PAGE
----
February 16, 2008

Paris – Getting Here

Posted in Air France, family, Identification, Paris, Samwich, transgender, travel at 2:48 pm by Michael

One of the things that we have come to learn from traveling in general, but traveling with kids specifically is that direct flights are your friend. Sometimes you pay a little more, but its absolutely worth it.

Air France just started direct service from Seattle to Paris last year, so we decided that Paris would be a great destination for us.

This would also be our first “post transition” trip, and we are doing this with just Samwich, as Peri and John are with their mom this week.

We both had a little trepidation around if this would be harder than a domestic trip with the TSA, airlines, and also walking around in a new city.

Fundamentally, all of those concerns have been non-issues to date. So far, if anything, Paris has been even easier than other places we have gone.

First off, with Air France – you aren’t allowed to checkin electronically if you are going with a child under two – either on lap, or in a seat. So we had to check in at the counter. We all have passports (obviously), but I was wondering if the ticket agent would ask who Samwich’s dad was, and if he had consented to the trip. (We’ve had this question before when going both domestic and international with Peri and John.) We checked in, no questions.

On to TSA – three passports, three tickets, no problems.

When we went to Italy last year with all three kids (Samwich was five months then), we went with SAS through Copenhagen then to Rome. SAS is a very kid friendly airline. Rome as an airport (and their infrastructure in general) isn’t great – the baggage handlers had a work “slowdown” and intentionally didn’t give us one out of four of our total bags – we had to wait two days. But, the airline – top rate – best kid experience ever. I was curious to see how Air France did.

Like most airlines, they do early board for families with kids, and we did that. We have this super cool “convertible” stroller/car seat for Samwich that does this Transformers deal that allows it to go from stroller to car seat and back. It’s called a “Sit N Stroll” (I couldn’t find an active link for it right now… odd). Its FAA approved, we’ve used it a ton. The coolest thing is that (on some planes) you can stroll it right down the aisle (it fits in general), and then “convert” it at your seat. It is a little hard to convert it w/the kid strapped in, but my arms are long enough to do it. Anh has a harder time w/it – it’s not a strength thing – it’s a leverage and reach thing. Anyway, we get to the seat (I had to convert it early because the aisle was too narrow), and we have bulkhead seats – three in the middle (of four – it’s a 2/4/2 configuration – an Airbus A330-200), but in the bulkhead the armrests are permanently down (to allow for video screens to come out of the armrests), and the seat is too narrow for the car seat. Dammit! Turns out that we tried it the row back, and it was ok – there was just enough space to get it in.  There were two flight attendants (female) in the cabin right there, and they were super helpful. We ended up swapping seats w/some folks three rows back, and it worked out just fine. The flight was uneventful, and they even had baby food (apple sauce and some other veggie/chicken thing) that usually Samwich won’t touch, but he did eat the apple sauce and was great. I’ve never seen an airline automatically carry jar baby food before. Super impressive. They also gave away little toys to the kids (age appropriate), but didn’t give out infant life vests, which SAS and Northwest both do. I kind of think this is no biggie, as quite honestly, when was the last time that *anyone* was saved by an airline life vest, or there was a survivable ditching of an airliner in the ocean – the 50’s?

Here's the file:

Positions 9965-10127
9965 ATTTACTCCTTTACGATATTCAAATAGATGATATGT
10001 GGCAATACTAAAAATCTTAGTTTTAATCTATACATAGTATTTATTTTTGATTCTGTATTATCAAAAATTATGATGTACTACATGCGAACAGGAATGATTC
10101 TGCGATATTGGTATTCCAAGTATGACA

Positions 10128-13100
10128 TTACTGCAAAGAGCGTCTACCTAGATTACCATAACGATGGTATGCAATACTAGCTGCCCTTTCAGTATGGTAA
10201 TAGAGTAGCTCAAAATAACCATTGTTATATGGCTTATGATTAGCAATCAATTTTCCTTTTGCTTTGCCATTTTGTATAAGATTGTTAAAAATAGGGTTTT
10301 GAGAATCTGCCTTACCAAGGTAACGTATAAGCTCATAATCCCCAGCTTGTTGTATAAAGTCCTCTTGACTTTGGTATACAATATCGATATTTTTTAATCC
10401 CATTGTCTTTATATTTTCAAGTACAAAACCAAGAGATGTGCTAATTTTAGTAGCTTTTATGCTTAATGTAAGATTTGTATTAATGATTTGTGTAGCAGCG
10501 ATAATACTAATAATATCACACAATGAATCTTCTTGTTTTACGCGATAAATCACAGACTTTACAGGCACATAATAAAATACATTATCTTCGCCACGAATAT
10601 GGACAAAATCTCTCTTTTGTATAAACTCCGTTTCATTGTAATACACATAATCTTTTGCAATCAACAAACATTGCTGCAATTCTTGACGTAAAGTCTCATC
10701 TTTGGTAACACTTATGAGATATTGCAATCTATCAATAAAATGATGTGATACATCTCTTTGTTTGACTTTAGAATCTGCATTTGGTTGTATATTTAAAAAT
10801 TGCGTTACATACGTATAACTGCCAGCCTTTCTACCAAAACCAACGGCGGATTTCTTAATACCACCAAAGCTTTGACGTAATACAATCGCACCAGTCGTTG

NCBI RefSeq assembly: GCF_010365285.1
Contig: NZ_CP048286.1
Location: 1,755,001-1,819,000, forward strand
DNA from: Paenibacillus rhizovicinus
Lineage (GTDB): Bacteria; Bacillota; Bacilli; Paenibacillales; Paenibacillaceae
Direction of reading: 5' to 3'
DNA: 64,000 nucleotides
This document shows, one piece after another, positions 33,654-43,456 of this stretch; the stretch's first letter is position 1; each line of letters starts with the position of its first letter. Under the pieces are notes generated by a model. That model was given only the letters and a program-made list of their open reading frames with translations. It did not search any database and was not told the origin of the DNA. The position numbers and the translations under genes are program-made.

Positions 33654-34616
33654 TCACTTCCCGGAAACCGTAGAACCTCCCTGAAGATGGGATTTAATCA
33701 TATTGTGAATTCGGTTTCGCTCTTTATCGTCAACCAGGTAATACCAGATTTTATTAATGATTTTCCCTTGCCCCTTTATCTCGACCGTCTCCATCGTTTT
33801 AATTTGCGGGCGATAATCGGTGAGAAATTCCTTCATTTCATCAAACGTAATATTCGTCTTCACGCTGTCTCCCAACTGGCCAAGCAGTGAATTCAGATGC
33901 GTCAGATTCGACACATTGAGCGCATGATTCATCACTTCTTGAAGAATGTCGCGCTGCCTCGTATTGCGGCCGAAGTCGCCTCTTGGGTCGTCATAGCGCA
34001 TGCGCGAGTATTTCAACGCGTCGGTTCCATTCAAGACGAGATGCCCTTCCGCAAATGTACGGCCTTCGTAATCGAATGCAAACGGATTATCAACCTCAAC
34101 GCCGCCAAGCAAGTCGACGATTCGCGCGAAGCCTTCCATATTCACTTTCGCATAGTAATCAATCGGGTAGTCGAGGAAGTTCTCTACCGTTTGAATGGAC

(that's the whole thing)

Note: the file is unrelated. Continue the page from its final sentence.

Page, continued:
Getting Samwich up at 2:30am the night before helped him to time-adjust, and he slept for half the trip. We got in at just about 9am (left at 2pm Seattle time – 9 hour flight, 9 hour time difference), and on to the next test – customs.

Again, a total non-issue (remember, my passport says “Megan Jenna Wallent”, but has an M for gender). The customs agent, who spoke English (thank you!), even greeted and said goodbye to us using the plural feminine French term (Mesdames).

We had a car service arranged, that worked flawlessly too, and we got to the hotel, even with customs, checking bags, and a thirty minute drive by 10:30am. Not bad!

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